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Quantum technologies

Dieter Meschede's research group
Home Group members Manolo Rivera Lam
Group members
MSc. Manolo Rivera Lam
Last position
in our group:
PhD student
Field of research
in our group:
Few-atom quantum systems

Publications(up to 2021)

  • G. Ness, M. R. Lam, W. Alt, D. Meschede, Y. Sagi and A. Alberti
    Observing crossover between quantum speed limits, Sci. Adv. 7, abj9119 (2021)arXivBibTeXPDF

    Quantum mechanics sets fundamental limits on how fast quantum states can be transformed in time. Two well-known quantum speed limits are the Mandelstam-Tamm and the Margolus-Levitin bounds, which relate the maximum speed of evolution to the system’s energy uncertainty and mean energy, respectively. Here, we test concurrently both limits in a multilevel system by following the motion of a single atom in an optical trap using fast matter wave interferometry. We find two different regimes: one where the Mandelstam-Tamm limit constrains the evolution at all times, and a second where a crossover to the Margolus-Levitin limit occurs at longer times. We take a geometric approach to quantify the deviation from the speed limit, measuring how much the quantum evolution deviates from the geodesic path in the Hilbert space of the multilevel system. Our results are important to understand the ultimate performance of quantum computing devices and related advanced quantum technologies.

  • M. R. Lam
    Probing the quantum speed limit of atomic matter waves in optical lattices, (2021), PhD thesisBibTeXPDF
    The development of quantum technologies requires a deep knowledge of quantum systems and a high level of control of quantum states. In this thesis I report on my contribution to three areas that are important to quantum technologies: (i) Imaging of quantum states (ii) Fast transport of matter wave packets (iii) Estimation of the speed limit of quantum evolution. The platform here used consists of single neutral 133 Cs atoms trapped in a state dependent optical lattice potential. The control over the internal state of the atoms and the potential landscape is used as a tool to study the atomic wave packet dynamics.
    In the first part of the thesis I present the experimental setup as well as various experimental techniques that are required for the measurements presented in the following chapters. Two new implementations have been done in order to realize the desired measurements. One of them is a technique to measure the motional ground state population fraction, with an accuracy that is robust over a wide range of temperatures of the thermal ensemble. The second one is a pair of Raman beams to couple two hyperfine states with Rabi frequencies of around 6.5 MHz. Much faster than the observed wave packet dynamics.
    In chapter 3, I present a new technique to obtain time-resolved single-pixel images of quantum wave packets using Ramsey interferometry. The technique shares a clear analogy to classical optical imaging and can be potentially extended to obtain multi-pixel images that contain the same information as the full wave function. Even though the measurements presented in this thesis are restricted to single-pixel images, important information is extracted from them, including the Hamiltonian moments, the energy spectrum of the Hamiltonian and the population probabilities in the basis of motional eigenstates.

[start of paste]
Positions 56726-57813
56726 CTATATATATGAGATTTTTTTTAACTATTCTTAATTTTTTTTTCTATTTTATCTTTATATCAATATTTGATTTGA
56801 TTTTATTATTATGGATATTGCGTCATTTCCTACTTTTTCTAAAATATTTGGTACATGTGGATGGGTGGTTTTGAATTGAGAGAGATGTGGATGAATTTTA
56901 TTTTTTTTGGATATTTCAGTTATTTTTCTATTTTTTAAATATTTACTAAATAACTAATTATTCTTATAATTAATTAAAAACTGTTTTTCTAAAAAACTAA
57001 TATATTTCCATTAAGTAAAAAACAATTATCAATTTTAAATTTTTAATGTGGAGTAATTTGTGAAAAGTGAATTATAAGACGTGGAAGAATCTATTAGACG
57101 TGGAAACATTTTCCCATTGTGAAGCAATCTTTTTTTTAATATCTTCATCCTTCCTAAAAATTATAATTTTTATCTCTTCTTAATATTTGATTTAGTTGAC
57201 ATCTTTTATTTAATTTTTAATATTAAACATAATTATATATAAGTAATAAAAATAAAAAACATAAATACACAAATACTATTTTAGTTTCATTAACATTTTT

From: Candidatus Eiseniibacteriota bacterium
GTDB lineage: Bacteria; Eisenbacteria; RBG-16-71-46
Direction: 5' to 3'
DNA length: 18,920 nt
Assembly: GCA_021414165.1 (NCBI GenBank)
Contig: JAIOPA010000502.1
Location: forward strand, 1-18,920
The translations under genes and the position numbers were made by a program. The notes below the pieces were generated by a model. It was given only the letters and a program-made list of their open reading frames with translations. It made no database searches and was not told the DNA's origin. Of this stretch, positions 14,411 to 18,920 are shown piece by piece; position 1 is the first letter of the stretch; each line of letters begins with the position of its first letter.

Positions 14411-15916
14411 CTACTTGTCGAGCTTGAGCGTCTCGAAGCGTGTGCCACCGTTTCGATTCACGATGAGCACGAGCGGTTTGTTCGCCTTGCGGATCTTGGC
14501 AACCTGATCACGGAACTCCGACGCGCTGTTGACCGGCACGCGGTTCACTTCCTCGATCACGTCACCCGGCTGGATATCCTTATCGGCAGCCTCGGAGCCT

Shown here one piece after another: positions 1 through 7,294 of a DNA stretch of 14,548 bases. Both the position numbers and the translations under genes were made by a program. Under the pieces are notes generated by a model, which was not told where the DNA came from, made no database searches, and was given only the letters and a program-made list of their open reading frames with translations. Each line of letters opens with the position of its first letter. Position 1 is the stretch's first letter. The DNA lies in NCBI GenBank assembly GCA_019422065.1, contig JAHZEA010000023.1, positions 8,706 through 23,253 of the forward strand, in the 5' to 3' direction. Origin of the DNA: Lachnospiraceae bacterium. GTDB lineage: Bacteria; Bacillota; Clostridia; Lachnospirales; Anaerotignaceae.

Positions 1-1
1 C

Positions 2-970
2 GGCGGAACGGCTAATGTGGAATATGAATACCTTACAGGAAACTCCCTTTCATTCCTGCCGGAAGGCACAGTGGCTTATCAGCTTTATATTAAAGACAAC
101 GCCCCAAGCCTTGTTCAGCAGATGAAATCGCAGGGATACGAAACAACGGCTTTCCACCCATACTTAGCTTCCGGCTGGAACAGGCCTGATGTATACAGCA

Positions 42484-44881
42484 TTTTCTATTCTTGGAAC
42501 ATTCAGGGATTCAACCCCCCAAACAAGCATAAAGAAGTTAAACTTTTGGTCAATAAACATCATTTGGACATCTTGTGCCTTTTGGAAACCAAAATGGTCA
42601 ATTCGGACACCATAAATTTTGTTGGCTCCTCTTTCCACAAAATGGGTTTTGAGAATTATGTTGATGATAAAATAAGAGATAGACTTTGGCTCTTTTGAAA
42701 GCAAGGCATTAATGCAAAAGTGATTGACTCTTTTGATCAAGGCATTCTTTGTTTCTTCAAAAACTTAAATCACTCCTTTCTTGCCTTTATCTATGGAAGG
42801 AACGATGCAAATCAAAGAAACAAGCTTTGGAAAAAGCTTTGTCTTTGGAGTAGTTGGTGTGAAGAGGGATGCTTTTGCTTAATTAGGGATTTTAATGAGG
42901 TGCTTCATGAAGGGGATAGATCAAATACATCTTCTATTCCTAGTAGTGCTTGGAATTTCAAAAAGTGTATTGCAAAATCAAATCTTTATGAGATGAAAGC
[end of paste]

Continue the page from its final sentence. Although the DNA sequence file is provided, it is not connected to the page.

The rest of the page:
In the last part of the thesis, the quantum speed limit of two different processes are studied. In chapter 4, the Mandelstam-Tamm and the Margolus-Levitin bounds are verified for atomic wave packets in a static optical lattice potential. The bounds impose a limit to the maximum rate of change of a quantum state. Two different regimes are covered: one where the Mandelstam-Tamm bound is more restrictive and one where the Margolus-Levitin bound is more restrictive. Moreover, it has been observed that the atomic wave packets evolve at a rate very close to the limit imposed by the Mandelstam-Tamm bound. In chapter 5, the speed limit of a different quantum process is studied, namely, fast atom transport without motional excitations over distances much longer than the width of the atomic wave packet. The transport trajectories are obtained with optimal quantum control, making possible to realize transport operations down to the shortest fundamental duration - the quantum speed limit. The Mandelstam-Tamm bound is found to predict an absurdly small estimate of the minimum transport duration, but a meaningful bound consistent with the measured speed limit is obtained based on geometric arguments.
  • M. R. Lam, N. Peter, T. Groh, W. Alt, C. Robens, D. Meschede, A. Negretti, S. Montangero, T. Calarco and A. Alberti
    Demonstration of quantum brachistochrones between distant states of an atom, Phys. Rev. X (Featured in Physics) 11, 011035 (2021)arXivBibTeXPDF

    Transforming an initial quantum state into a target state through the fastest possible route—a quantum brachistochrone—is a fundamental challenge for many technologies based on quantum mechanics. Here, we demonstrate fast coherent transport of an atomic wave packet over a distance of 15 times its size—a paradigmatic case of quantum processes where the target state cannot be reached through a local transformation. Our measurements of the transport fidelity reveal the existence of a minimum duration—a quantum speed limit—for the coherent splitting and recombination of matter waves. We obtain physical insight into this limit by relying on a geometric interpretation of quantum state dynamics. These results shed light upon a fundamental limit of quantum state dynamics and are expected to find relevant applications in quantum sensing and quantum computing.